Time Does Not Heal

Today is my dad’s birthday; he would have been 69 today. He passed away in 2001.  It’s very difficult when a child loses a parent, but what many do not know is how deep the grief is and how this impacts the child even after the parent is buried and becomes a memory. In honor of my father’s birthday, I wrote how losing him had deeply affected me and the lessons I learned from the anger and struggling to forgive and letting it go.

July 1, 2001 was one of the most difficult times of my life. Between May and June I fasted and begged God for a miracle. I found out in April that I was expecting my first child. My unborn child fasted with me; I knew God would sustain this baby without food and drink as I waited for His intervention. I trusted in His promises of fasting, “Is not this the fast that I have chosen? To loose the bands of wickedness, to undo the heavy burdens, and to let the oppressed go free, and that ye break every yoke? Is it …hide not thyself from thine own flesh? Then shall … thy righteousness shall go before thee; the glory of the Lord shall be thy rearward….Then shalt thou call, and the Lord shall answer; thou shalt cry, and he shall say, Here I am….” (Isaiah 58:6-9)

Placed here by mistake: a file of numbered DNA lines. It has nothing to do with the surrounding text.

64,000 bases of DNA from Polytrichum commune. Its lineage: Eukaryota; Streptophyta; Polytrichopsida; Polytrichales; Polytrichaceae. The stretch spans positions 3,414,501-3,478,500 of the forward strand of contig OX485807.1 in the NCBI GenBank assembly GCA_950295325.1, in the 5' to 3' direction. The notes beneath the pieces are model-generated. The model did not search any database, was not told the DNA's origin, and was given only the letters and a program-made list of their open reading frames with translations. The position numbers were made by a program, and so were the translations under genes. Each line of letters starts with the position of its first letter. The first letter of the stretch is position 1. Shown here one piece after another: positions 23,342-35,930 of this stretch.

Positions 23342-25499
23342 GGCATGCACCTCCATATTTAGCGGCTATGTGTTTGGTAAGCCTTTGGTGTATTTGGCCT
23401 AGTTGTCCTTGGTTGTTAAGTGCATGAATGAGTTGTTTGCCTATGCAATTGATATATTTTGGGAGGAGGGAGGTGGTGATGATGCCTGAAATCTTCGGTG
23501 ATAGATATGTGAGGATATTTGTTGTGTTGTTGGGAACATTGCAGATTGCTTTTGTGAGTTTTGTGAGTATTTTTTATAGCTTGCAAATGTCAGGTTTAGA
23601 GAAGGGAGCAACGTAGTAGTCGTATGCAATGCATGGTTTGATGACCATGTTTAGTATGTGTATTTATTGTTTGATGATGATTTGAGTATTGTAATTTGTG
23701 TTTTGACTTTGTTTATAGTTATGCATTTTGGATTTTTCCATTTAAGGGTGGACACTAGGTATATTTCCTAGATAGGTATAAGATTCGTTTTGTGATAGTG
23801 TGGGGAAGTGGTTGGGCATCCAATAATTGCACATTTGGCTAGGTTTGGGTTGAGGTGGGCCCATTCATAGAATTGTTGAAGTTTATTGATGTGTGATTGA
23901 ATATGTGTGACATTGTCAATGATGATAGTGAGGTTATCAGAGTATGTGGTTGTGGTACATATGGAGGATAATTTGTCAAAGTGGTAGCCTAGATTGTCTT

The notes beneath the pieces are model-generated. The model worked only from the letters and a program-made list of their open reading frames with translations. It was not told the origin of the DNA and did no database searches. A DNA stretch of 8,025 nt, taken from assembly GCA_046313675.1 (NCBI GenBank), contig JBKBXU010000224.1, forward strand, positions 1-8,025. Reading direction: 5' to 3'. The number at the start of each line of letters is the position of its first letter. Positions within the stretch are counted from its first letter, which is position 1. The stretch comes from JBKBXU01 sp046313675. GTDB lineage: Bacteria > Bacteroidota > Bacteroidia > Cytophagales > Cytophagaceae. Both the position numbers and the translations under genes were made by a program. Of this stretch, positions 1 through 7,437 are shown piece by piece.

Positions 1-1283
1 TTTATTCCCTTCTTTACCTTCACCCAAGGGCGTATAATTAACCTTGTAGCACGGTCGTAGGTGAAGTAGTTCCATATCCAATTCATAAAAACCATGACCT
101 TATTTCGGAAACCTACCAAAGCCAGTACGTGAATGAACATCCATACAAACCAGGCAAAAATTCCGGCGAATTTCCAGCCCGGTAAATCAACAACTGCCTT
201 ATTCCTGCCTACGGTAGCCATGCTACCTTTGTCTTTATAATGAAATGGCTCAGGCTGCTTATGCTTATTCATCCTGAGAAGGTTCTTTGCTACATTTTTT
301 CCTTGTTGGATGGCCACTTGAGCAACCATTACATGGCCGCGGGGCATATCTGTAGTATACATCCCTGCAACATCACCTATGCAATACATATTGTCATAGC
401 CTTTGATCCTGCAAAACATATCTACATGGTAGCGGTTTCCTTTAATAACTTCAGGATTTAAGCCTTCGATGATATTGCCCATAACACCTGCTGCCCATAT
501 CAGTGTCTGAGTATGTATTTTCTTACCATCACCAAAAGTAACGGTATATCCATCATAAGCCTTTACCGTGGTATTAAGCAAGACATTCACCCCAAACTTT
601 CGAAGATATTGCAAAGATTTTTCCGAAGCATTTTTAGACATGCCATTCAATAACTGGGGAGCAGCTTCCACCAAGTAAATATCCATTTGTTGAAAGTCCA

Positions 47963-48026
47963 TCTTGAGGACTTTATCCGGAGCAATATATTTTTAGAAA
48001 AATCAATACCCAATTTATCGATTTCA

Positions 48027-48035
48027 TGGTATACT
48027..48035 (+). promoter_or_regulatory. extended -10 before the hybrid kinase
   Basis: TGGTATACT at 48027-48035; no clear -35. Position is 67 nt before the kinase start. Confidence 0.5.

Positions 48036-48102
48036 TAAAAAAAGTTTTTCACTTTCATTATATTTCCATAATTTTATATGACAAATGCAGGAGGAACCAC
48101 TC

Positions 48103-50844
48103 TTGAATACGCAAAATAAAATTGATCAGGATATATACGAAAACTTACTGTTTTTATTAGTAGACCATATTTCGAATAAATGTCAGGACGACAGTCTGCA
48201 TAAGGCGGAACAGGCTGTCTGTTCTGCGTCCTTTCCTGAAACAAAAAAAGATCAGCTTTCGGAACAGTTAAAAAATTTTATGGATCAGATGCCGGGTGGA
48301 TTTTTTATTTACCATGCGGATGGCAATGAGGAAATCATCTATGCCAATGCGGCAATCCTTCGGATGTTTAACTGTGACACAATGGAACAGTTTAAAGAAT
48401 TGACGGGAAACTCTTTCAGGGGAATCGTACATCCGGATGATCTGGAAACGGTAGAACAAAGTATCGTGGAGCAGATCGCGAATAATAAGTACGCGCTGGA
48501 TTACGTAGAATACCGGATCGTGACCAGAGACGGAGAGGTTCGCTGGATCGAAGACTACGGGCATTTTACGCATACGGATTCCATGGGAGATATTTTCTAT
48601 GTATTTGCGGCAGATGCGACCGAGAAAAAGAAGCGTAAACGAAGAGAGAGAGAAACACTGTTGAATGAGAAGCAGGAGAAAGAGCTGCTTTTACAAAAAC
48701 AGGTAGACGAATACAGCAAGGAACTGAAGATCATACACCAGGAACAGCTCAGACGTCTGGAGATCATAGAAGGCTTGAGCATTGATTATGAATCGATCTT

July 1st arrived with a phone call that crushed all my hopes, questioned my efforts and those of my relatives, confused me, and caused me to disbelieve God’s promises to my believing, faithful, heartfelt, real intent prayers and fasting. How could He not answer favorably? How could He not see that my faith was sufficient, that I was obedient, that I was His spirit child petitioning for mercy? How could he not answer like He did for the brother of Jared when He answered, “…. And thus I will do unto thee because this long time ye have cried unto me”(Ether 1:43) and then He took Jared and his family to the promise land.  I did cry faithfully to Him for a long time. Why did He not answer me like He did the brother of Jared?